Providing Feedback on Leadership Potential Affects Employee Performance

Topic(s): feedback, leadership, motivation, performance
Publication: The Leadership Quarterly, 2018
Article: How Feedback about Leadership Potential Impacts Ambition, Organizational Commitment, and Performance
Authors: N.K. Steffens, M.A. Fonseca, M.K. Ryan, F.A. Rink, J.I. Stoker, A.N. Pieterse
Reviewed by: Mona Bapat, PhD

Research has found that performance evaluations, positive and negative, can influence employees’ motivation to work. Studies have shown that this is because the performance evaluations tell employees how well they perform compared to their peers, and in turn, how central they are to their organization.

However, performance evaluations only address how well employees meet the expectations of their current job. Little is known about how feedback regarding leadership potential can impact employee motivation. This information could be helpful to leaders who are trying to groom future organizational leaders.

Researchers (Steffens et al., 2018) conducted two studies. The first was to determine how feedback on leadership potential could impact employee leadership ambition and organizational commitment. The second was to determine how such feedback could impact employee perception of procedural fairness and subsequent job performance.


In the first study, the researchers recruited 256 people with work experience to participate in an online experiment. Participants were randomly assigned to three groups: one group read a scenario giving them feedback that they have high leadership potential, one group was told they have low leadership potential, and a control group with no information about leadership potential. After reading the scenarios, participants completed a questionnaire.

Analyses revealed that those who were told they have low leadership potential showed lower leadership ambition compared to those who were told they have high leadership potential and those in the control group. The relationship between leadership potential and organizational commitment was not found to be significant in this study.


In the second study, the researchers recruited 264 undergraduate students who participated in a multi-stage computerized experiment that involved doing arithmetic and word completion tasks.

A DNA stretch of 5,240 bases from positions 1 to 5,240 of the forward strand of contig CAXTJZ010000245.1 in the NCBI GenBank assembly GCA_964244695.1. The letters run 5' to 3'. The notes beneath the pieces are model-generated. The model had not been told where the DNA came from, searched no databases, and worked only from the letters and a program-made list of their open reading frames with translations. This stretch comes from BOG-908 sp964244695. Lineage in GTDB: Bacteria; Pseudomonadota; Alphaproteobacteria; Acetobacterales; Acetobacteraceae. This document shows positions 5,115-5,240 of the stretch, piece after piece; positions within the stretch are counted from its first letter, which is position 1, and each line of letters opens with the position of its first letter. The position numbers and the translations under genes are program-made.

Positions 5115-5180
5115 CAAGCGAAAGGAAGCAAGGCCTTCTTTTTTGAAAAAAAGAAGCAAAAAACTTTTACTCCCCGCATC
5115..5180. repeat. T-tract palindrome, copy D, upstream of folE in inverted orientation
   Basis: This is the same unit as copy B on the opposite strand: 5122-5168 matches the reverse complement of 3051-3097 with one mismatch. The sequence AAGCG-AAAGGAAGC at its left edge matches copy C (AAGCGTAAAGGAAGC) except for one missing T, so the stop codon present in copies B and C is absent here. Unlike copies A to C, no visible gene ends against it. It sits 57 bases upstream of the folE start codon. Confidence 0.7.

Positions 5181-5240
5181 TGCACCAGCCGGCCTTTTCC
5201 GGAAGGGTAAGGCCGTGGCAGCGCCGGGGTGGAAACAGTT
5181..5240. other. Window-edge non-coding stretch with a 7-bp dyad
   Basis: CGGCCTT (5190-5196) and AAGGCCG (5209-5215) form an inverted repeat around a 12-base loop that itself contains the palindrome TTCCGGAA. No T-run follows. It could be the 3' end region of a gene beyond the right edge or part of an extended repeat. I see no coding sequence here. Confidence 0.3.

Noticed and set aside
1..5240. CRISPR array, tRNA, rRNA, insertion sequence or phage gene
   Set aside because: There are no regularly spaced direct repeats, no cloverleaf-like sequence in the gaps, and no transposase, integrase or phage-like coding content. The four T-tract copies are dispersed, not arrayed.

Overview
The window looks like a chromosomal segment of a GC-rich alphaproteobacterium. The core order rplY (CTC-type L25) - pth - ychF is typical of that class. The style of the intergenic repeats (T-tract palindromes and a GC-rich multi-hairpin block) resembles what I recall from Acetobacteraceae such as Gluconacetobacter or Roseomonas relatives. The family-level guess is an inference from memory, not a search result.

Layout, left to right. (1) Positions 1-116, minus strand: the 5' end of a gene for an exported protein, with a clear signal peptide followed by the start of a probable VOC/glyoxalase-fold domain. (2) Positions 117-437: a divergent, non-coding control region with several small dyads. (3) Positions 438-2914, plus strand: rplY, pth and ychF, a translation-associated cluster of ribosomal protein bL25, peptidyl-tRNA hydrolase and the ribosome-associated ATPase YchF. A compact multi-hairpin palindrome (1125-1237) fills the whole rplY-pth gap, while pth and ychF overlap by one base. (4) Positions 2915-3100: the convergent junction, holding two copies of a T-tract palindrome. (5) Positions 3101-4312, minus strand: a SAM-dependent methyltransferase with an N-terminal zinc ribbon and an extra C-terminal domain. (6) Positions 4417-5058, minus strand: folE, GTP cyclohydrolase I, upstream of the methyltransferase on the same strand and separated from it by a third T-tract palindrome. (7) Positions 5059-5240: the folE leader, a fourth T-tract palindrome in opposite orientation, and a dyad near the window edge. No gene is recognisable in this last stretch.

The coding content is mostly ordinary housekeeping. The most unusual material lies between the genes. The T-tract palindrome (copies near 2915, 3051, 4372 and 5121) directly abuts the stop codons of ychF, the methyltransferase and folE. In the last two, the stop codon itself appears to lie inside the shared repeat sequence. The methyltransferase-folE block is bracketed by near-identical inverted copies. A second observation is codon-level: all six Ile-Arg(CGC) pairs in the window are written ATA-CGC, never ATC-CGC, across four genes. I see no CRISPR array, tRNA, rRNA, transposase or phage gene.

These tasks were first performed individually and then in groups. Leaders of the groups were chosen by a score calculated from their individualized performance score added to a randomly generated number. Participants were also assigned to one of three groups: one receiving feedback of low leadership potential, one of high leadership potential, and a control group. At the end of the experiment researchers revealed to them how leaders were chosen. Finally, the participants completed a questionnaire about their attitudes toward the leader designation process.

The researchers found there was a slightly larger increase in performance among those in the high potential group compared to those in the control group. The researchers also found that those receiving feedback of high leadership potential viewed the process as fairer than those receiving feedback of low leadership potential.


The authors comment that professional development programs targeted at a few employees with leadership potential could inadvertently undermine the performance and ambition of those not recruited for leadership positions.

Therefore, the authors recommend that organizations design more inclusive approaches that emphasize the importance of the interests of the entire organization, and foster employees’ capacities to grow into leadership positions. In addition, positive feedback can be a very strong motivator, so organizations would benefit by emphasizing positive feedback to all employees corresponding to their unique abilities and contributions.


Steffens, N.K., Fonseca, M.A., Ryan, M.K., Rink, F.A., Stoker, J.I. & Pieterse, A.N. (2018). How feedback about leadership potential impacts ambition, organizational commitment and performance. The Leadership Quarterly, 29, 637-647.